ADB Annual Meeting and CAREC High-level Session: Regional Cooperation in Addressing the Economic Impact of the Pandemic
On September 17-18 this year, there was the Annual Meeting of the Board of Governors of the Asian Development Bank (ADB) via video-conferencing. This included the High-Level Session of the Central Asia Regional Economic Cooperation (CAREC) dedicated to regional cooperation during the pandemic and further steps to eliminate its economic effects.
During the Annual Meeting, the Governors of ADB member countries reviewed the reports of the Bank's procedural Committee and the results of ADB's financial activities for 2019. According to reports, the ADB allocated USD 21.6 billion in credit lines and grants to finance projects approved, which enabled early meeting of goals set in 2015 to double funding to combat climate change to USD 6 billion, i.e. one year ahead of schedule. Moreover, the participants approved separate Cooperation Programs with Uzbekistan, Armenia, Azerbaijan, Bhutan, Cambodia, Fiji, Georgia and Nepal.
During business session, the members of the Board of Governors approved the ADB budget for 2020, the candidatures of the Chairman and Deputy Chairman of the ADB Board of Governors for 2020-2021, as well as the place and time of the 56th ADB Annual Meeting for 2023 as Tbilisi (Georgia) by voting.
The agenda also included the consideration of further assistance by the ADB to developing member countries in eliminating the consequences of the coronavirus pandemic. It was noted, that the ADB allocated USD 9.3 billion for these purposes in the past 6 months.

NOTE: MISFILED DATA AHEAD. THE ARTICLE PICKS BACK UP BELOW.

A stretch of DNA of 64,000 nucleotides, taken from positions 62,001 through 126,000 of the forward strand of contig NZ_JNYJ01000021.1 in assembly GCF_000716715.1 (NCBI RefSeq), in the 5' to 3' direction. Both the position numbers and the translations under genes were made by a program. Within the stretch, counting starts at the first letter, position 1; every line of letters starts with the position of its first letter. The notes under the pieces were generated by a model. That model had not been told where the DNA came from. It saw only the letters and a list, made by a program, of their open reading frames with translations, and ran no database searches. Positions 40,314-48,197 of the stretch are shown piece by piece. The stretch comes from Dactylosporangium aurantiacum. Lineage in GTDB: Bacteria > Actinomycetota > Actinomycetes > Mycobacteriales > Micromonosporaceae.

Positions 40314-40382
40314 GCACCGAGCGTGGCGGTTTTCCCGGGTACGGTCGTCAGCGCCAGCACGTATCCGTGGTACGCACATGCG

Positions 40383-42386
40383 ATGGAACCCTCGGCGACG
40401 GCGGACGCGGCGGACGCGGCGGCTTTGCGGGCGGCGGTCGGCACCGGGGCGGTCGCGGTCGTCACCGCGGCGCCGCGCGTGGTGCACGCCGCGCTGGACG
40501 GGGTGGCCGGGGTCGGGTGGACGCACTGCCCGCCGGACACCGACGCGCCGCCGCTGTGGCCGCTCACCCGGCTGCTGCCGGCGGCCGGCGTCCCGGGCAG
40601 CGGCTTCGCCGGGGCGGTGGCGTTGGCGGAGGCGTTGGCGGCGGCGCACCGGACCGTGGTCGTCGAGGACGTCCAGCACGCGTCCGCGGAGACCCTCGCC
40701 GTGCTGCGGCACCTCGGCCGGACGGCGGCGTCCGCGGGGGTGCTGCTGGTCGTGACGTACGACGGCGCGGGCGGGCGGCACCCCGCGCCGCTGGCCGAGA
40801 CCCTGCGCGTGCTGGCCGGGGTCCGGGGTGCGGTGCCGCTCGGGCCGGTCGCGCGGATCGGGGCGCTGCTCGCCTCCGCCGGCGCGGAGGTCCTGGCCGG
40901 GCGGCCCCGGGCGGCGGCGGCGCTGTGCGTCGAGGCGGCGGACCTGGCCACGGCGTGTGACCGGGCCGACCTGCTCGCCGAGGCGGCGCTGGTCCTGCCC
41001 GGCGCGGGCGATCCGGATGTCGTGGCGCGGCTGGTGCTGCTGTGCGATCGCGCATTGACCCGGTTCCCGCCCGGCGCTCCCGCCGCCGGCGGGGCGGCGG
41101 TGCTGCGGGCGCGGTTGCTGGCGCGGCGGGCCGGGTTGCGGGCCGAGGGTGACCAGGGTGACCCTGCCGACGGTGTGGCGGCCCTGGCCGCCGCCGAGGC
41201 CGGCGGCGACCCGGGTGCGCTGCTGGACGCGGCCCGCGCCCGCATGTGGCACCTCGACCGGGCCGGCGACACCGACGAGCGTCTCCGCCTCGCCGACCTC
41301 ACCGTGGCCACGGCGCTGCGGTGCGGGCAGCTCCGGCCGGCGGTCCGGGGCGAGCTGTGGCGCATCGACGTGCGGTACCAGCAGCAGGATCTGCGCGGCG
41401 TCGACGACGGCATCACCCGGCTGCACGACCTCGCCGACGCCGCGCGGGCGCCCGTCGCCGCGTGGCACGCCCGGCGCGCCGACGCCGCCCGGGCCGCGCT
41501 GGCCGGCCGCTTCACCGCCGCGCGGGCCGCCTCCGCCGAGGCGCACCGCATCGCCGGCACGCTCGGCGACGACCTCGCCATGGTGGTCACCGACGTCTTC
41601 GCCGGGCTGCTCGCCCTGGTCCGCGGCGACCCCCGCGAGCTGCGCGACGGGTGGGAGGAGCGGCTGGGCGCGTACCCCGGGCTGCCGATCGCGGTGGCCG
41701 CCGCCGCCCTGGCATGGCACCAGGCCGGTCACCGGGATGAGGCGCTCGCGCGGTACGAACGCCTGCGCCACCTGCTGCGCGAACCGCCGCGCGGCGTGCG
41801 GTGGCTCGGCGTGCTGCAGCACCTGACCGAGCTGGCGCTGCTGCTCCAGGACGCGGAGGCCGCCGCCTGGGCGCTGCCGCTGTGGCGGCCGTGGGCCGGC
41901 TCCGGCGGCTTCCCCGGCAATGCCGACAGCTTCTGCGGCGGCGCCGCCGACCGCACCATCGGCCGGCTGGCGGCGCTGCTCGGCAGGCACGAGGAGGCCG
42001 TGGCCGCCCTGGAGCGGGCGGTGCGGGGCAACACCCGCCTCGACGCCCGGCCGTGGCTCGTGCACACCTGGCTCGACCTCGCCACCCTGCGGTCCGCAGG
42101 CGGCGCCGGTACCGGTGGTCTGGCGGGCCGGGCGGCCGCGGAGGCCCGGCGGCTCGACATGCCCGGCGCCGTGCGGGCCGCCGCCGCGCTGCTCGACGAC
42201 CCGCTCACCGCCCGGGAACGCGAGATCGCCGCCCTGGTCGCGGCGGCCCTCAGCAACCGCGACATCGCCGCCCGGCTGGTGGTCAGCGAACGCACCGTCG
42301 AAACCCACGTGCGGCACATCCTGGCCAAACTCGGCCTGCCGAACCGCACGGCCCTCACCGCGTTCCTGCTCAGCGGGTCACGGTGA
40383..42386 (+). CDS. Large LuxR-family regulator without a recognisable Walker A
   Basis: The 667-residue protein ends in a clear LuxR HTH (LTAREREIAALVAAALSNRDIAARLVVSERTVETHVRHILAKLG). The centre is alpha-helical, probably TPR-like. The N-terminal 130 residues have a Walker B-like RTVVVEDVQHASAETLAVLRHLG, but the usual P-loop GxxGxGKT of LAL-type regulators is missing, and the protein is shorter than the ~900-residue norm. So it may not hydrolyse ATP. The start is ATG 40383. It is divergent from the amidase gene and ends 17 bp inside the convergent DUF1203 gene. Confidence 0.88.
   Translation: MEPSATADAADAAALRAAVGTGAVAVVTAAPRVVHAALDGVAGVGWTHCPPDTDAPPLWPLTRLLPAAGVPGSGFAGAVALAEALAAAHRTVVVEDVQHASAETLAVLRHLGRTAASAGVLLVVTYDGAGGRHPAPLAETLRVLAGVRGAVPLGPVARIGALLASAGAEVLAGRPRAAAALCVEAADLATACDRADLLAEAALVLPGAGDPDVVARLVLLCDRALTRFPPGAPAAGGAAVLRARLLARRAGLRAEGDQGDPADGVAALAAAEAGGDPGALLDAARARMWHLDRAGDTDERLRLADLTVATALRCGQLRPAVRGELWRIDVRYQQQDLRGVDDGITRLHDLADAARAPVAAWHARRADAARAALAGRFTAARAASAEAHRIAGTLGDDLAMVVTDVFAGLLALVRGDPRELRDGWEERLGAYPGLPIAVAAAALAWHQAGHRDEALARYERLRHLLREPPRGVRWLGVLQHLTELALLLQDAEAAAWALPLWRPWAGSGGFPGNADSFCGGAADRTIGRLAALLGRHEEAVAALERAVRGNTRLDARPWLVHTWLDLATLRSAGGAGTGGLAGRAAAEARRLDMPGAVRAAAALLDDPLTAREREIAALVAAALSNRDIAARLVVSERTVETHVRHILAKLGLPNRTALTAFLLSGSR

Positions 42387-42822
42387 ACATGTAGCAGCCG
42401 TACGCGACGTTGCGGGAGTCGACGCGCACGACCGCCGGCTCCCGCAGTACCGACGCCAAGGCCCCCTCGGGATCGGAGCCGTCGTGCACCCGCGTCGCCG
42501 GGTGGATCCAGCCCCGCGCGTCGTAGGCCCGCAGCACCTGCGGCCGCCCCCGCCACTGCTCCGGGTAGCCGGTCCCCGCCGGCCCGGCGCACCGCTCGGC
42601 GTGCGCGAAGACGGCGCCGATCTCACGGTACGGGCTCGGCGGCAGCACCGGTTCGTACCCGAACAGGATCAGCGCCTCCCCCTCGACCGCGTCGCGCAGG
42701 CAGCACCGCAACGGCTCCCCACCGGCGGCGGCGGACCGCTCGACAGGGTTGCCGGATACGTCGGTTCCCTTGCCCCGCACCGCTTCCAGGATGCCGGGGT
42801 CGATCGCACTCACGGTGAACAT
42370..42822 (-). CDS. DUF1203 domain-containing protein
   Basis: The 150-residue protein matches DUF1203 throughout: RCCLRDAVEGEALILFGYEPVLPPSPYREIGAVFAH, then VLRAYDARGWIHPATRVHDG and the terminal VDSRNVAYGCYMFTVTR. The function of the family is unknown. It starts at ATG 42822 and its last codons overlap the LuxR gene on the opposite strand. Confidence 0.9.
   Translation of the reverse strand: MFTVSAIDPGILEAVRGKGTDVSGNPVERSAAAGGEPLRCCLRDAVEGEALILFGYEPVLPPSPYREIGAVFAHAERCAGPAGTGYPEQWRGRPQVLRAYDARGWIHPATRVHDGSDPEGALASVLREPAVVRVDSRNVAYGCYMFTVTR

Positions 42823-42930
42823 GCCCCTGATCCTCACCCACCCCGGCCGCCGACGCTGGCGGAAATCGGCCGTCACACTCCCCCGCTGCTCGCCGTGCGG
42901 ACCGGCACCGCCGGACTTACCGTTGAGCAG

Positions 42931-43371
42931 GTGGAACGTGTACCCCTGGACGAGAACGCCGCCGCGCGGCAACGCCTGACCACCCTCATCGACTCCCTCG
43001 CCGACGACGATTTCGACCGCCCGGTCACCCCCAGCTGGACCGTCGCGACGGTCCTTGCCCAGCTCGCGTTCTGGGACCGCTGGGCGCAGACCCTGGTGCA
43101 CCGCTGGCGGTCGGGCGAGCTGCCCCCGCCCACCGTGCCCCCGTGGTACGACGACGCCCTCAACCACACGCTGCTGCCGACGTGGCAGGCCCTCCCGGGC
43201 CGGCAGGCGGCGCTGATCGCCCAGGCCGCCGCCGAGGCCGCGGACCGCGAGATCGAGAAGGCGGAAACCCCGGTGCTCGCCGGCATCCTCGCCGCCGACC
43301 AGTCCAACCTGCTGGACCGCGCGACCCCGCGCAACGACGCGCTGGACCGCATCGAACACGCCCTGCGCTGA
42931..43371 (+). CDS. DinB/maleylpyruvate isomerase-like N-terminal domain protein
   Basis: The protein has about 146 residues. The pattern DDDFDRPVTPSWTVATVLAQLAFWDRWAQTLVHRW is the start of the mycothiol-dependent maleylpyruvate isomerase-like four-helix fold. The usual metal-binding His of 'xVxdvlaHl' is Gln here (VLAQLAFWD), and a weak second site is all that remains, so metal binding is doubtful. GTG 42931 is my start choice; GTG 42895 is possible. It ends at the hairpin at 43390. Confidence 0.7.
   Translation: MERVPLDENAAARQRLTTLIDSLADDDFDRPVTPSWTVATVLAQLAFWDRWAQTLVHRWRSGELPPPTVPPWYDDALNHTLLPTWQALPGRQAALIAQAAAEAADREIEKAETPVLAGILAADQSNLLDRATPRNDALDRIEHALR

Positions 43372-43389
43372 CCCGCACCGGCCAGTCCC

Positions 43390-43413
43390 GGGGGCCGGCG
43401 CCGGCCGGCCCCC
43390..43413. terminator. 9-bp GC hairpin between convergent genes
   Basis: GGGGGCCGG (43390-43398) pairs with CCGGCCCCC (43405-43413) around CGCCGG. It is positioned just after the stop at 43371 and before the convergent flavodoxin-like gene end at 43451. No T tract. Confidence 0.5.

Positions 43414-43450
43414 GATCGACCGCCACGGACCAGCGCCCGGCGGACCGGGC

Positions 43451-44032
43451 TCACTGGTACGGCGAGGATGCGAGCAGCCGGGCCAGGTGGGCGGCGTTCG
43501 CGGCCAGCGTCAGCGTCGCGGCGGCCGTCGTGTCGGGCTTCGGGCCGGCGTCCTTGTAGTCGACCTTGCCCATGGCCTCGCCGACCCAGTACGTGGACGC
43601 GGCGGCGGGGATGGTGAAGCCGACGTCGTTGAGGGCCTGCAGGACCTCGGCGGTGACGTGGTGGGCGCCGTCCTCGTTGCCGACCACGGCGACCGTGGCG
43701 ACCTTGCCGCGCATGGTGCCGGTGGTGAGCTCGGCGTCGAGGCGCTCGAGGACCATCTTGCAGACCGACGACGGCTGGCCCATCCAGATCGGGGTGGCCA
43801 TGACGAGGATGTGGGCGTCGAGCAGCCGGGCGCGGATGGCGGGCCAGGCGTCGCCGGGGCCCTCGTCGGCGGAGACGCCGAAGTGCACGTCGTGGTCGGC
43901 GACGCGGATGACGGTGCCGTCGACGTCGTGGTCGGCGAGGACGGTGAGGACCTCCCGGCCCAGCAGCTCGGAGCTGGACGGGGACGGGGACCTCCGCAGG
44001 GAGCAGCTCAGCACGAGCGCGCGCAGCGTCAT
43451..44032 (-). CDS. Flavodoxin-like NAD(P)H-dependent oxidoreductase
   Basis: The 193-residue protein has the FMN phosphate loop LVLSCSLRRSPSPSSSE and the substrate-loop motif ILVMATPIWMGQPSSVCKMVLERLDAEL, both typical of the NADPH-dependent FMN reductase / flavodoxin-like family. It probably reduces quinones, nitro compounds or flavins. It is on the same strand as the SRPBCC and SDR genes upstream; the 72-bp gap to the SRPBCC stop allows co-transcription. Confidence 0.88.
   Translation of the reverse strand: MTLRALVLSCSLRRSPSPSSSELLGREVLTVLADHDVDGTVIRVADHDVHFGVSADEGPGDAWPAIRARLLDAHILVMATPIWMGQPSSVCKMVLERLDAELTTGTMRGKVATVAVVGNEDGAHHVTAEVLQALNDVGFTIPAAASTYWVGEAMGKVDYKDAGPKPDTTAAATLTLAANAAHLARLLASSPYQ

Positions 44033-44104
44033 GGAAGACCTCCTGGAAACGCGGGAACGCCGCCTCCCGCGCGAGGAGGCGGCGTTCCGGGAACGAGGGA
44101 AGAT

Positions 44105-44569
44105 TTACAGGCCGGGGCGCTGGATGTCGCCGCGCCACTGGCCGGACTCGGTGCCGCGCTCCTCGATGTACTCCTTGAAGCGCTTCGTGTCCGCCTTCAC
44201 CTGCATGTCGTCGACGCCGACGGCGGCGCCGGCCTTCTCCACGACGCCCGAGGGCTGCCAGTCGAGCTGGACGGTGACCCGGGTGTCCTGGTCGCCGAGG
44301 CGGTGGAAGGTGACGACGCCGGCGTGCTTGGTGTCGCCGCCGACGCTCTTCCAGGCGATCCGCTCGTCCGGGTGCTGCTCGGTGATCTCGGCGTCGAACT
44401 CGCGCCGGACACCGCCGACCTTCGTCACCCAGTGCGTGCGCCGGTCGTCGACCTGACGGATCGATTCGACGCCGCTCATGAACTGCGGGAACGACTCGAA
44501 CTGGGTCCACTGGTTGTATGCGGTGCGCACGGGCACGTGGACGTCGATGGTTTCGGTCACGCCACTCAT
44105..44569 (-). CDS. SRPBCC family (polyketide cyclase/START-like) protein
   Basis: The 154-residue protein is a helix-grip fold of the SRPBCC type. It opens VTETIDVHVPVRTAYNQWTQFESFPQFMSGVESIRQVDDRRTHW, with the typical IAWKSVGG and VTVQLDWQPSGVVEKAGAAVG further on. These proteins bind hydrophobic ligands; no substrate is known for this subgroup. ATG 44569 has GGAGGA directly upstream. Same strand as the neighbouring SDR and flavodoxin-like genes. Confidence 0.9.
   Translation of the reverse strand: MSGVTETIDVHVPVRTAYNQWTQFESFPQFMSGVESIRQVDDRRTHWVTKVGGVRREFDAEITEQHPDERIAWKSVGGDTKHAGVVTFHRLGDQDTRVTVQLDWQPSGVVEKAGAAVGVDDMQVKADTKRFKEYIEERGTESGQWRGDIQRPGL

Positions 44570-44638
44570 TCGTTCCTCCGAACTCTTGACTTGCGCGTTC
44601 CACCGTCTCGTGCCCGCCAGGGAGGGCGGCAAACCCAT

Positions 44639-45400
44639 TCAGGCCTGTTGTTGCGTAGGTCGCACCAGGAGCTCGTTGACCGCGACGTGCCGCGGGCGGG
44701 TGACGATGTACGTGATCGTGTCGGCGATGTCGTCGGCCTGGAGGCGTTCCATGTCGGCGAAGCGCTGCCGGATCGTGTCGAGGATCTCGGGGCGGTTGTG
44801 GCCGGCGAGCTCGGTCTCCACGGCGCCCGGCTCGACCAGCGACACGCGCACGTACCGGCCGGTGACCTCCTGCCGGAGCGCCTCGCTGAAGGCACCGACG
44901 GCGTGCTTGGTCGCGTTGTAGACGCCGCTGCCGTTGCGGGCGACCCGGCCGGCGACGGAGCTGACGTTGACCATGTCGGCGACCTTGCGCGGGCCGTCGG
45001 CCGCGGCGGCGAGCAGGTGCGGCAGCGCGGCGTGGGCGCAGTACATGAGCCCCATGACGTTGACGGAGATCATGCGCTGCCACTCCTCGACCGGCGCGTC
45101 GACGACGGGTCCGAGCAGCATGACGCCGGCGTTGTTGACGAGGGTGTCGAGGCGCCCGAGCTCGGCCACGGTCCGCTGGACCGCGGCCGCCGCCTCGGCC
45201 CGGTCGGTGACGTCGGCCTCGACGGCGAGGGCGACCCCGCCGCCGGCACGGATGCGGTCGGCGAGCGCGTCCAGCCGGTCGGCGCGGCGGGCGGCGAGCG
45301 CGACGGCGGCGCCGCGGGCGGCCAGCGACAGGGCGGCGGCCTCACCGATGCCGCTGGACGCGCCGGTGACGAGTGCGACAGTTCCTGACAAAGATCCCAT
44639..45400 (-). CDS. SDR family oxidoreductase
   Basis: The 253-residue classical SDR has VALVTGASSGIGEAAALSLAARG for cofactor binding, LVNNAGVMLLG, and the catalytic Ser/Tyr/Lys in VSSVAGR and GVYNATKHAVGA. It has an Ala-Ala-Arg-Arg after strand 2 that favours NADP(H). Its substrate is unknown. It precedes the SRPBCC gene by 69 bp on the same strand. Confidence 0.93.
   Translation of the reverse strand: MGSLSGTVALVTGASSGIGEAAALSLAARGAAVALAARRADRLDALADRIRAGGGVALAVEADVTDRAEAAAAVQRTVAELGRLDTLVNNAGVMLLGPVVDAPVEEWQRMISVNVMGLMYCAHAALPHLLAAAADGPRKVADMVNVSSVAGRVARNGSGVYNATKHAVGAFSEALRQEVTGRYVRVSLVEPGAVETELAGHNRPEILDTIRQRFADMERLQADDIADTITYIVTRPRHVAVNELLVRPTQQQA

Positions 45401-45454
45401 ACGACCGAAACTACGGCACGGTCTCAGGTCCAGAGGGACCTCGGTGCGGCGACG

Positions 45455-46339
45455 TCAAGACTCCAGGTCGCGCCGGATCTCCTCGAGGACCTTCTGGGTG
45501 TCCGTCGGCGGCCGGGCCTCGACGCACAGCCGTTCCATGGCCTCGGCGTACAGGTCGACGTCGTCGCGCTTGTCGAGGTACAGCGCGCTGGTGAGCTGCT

'The COVID-19 pandemic had a serious impact on developing member countries and impacted the global economy in an unprecedented way,' - said the ADB President Masatsugu Asakawa. 'We spend our all possible resources to fight the pandemic by quick responding in order to ensure positive financial flow and help the region recover as quickly as possible.'
For reference: The Asian Development Bank was founded in 1966. Its main task is to stimulate economic growth in Asian countries through the financial and technical assistance. Currently, the Bank involved in the implementation and work out of social and infrastructural investment projects in Uzbekistan in health care, education, agriculture and water management, water supply and sewerage, construction and reconstruction of highways, electrification of railways, comprehensive development of basic infrastructure in the regions, etc.
The CAREC High-Level Session held during the ADB Annual Meeting included review of pressing concerns on countering the global pandemic. Representatives of the countries participating in the program discussed the latest changes in the region, measures taken by each country to combat COVID-19, as well as further joint steps to resume international cooperation in the post-pandemic period.
Following the discussion, the participants of the CAREC session unanimously reaffirmed their commitment to further multifaceted international cooperation to develop effective solutions in economic policy in the post-crisis period. They also disclosed common position on the need to continue funding of the global health system in order to create the resources necessary for high-quality and timely medical services to patients infected with coronavirus, and to reduce the spread of infection. It was decided to develop a joint action plan to expand economic and trade interaction and improve infrastructure between countries within the CAREC platform, which, in turn, will significantly contribute to further strengthening of the economic well-being of Asian countries.
For reference: The Central Asia Regional Economic Cooperation Development Program (CAREC) was launched in 1997 as initiated by the ADB. The Program aims at economic development of the Central Asian countries by expanding regional and multilateral cooperation in priority areas.
Currently, 11 countries of the region participate in CAREC - Uzbekistan, China, Azerbaijan, Kazakhstan, Kyrgyzstan, Mongolia, Tajikistan, Afghanistan (since 2005), Pakistan, Turkmenistan (since 2010), and Georgia (since 2016), as well as international funders: ADB, World Bank, IMF, EBRD, IDB, and UNDP.